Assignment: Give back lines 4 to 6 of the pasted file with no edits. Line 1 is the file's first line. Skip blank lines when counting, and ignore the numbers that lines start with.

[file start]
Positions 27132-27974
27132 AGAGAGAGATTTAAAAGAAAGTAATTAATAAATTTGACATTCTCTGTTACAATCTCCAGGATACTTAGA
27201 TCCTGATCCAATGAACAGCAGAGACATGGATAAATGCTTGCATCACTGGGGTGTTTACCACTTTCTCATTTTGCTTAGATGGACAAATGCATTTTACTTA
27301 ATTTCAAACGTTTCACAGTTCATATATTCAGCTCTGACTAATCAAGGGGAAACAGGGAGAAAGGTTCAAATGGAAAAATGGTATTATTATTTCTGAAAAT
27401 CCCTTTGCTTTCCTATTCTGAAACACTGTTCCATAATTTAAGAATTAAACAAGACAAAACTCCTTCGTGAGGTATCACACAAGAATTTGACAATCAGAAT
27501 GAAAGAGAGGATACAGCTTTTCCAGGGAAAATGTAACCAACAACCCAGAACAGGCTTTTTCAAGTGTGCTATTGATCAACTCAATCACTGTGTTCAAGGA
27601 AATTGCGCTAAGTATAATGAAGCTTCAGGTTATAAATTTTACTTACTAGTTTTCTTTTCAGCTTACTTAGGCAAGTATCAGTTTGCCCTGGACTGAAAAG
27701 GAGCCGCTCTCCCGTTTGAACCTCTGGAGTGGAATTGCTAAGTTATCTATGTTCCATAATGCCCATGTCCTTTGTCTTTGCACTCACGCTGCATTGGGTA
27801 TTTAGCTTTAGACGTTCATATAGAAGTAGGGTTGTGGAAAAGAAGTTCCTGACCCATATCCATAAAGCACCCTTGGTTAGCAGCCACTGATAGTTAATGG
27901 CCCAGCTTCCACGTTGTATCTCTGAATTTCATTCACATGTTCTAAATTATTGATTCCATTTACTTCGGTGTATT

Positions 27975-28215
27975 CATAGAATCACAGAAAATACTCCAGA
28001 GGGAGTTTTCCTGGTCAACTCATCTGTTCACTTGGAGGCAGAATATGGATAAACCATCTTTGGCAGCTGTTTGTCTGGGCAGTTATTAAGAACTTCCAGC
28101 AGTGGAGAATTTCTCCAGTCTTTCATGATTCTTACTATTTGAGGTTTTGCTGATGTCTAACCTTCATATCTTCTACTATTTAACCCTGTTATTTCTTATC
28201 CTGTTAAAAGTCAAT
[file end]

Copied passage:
27301 ATTTCAAACGTTTCACAGTTCATATATTCAGCTCTGACTAATCAAGGGGAAACAGGGAGAAAGGTTCAAATGGAAAAATGGTATTATTATTTCTGAAAAT
27401 CCCTTTGCTTTCCTATTCTGAAACACTGTTCCATAATTTAAGAATTAAACAAGACAAAACTCCTTCGTGAGGTATCACACAAGAATTTGACAATCAGAAT
27501 GAAAGAGAGGATACAGCTTTTCCAGGGAAAATGTAACCAACAACCCAGAACAGGCTTTTTCAAGTGTGCTATTGATCAACTCAATCACTGTGTTCAAGGA